Colonization and Decolonization of the Indian Subcontinent: A Colonial Discourse Analysis of 'A God in Every Stone'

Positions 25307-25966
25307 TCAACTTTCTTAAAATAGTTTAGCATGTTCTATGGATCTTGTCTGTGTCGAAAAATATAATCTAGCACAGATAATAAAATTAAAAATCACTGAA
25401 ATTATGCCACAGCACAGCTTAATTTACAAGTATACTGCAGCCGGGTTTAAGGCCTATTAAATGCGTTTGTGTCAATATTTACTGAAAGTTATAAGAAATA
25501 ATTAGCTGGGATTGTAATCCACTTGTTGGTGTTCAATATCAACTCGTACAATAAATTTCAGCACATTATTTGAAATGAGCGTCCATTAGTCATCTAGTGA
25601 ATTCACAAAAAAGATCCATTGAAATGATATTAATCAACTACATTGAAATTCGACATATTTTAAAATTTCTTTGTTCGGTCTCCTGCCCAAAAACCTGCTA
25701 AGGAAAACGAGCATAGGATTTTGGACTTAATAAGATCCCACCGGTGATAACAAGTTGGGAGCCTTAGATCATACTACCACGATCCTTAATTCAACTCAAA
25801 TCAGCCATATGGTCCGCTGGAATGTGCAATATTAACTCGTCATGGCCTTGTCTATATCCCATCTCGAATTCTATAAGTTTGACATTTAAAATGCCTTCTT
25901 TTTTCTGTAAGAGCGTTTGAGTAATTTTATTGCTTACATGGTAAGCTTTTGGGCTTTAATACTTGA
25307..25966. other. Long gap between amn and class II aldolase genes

The British Raj in the Indian subcontinent has been an area of academic and scholarly inquiries. The period has deeply impacted the indigenous culture and political system. Studies have highlighted a plethora of political, military and economic reasons accounting for the establishment and collapse of the Empire. However, Kamila Shamie’s novel A God in Every Stone (2014) adds another dimension to the subject, which is not power rather the colonial discourses which settled and unsettled the Empire in India. The study examines that how the colonial discourses helped the colonizers in the establishment of Empire in the subcontinent. The study contends that it is not the military might but the colonial discourses which helped the Empire take its roots. Ironically the same discourses also resulted into anticolonial resistance and the final collapse of the Empire due to its being endlessly split and anxiously repetitive in nature. The study is based on Shamsie’s novel. The analysis is developed round Homi K. Bhaba’s theory of "Mimicry and Man: The Ambivalence of Colonial Discourse”. The study, unlike the common perception, concludes that it was not military might alone, but the colonial discourses which settled and unsettled the British Raj in the Indian subcontinent.
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